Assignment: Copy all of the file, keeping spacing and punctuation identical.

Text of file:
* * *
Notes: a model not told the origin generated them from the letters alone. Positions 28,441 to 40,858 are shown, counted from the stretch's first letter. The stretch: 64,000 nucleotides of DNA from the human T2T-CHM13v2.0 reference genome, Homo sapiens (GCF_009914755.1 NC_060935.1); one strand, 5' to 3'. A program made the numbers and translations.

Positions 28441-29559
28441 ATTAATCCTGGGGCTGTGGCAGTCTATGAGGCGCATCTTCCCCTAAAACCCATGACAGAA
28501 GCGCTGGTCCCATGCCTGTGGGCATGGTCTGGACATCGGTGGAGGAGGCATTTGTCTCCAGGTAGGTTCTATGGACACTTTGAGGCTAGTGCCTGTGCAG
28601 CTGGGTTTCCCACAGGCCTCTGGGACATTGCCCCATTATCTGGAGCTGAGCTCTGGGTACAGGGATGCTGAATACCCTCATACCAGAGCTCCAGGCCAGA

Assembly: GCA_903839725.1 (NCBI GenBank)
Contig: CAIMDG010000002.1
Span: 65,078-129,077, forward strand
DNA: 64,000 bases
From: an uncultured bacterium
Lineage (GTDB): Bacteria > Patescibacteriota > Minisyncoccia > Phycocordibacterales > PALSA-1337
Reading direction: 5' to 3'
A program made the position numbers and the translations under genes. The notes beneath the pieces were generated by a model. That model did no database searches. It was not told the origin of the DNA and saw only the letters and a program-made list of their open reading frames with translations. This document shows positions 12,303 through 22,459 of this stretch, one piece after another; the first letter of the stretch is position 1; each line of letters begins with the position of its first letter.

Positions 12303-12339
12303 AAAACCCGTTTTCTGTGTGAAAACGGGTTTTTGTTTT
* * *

Notes: a model not told the origin generated them from the letters alone. Positions 28,441 to 40,858 are shown, counted from the stretch's first letter. The stretch: 64,000 nucleotides of DNA from the human T2T-CHM13v2.0 reference genome, Homo sapiens (GCF_009914755.1 NC_060935.1); one strand, 5' to 3'. A program made the numbers and translations.

Positions 28441-29559
28441 ATTAATCCTGGGGCTGTGGCAGTCTATGAGGCGCATCTTCCCCTAAAACCCATGACAGAA
28501 GCGCTGGTCCCATGCCTGTGGGCATGGTCTGGACATCGGTGGAGGAGGCATTTGTCTCCAGGTAGGTTCTATGGACACTTTGAGGCTAGTGCCTGTGCAG
28601 CTGGGTTTCCCACAGGCCTCTGGGACATTGCCCCATTATCTGGAGCTGAGCTCTGGGTACAGGGATGCTGAATACCCTCATACCAGAGCTCCAGGCCAGA

Assembly: GCA_903839725.1 (NCBI GenBank)
Contig: CAIMDG010000002.1
Span: 65,078-129,077, forward strand
DNA: 64,000 bases
From: an uncultured bacterium
Lineage (GTDB): Bacteria > Patescibacteriota > Minisyncoccia > Phycocordibacterales > PALSA-1337
Reading direction: 5' to 3'
A program made the position numbers and the translations under genes. The notes beneath the pieces were generated by a model. That model did no database searches. It was not told the origin of the DNA and saw only the letters and a program-made list of their open reading frames with translations. This document shows positions 12,303 through 22,459 of this stretch, one piece after another; the first letter of the stretch is position 1; each line of letters begins with the position of its first letter.

Positions 12303-12339
12303 AAAACCCGTTTTCTGTGTGAAAACGGGTTTTTGTTTT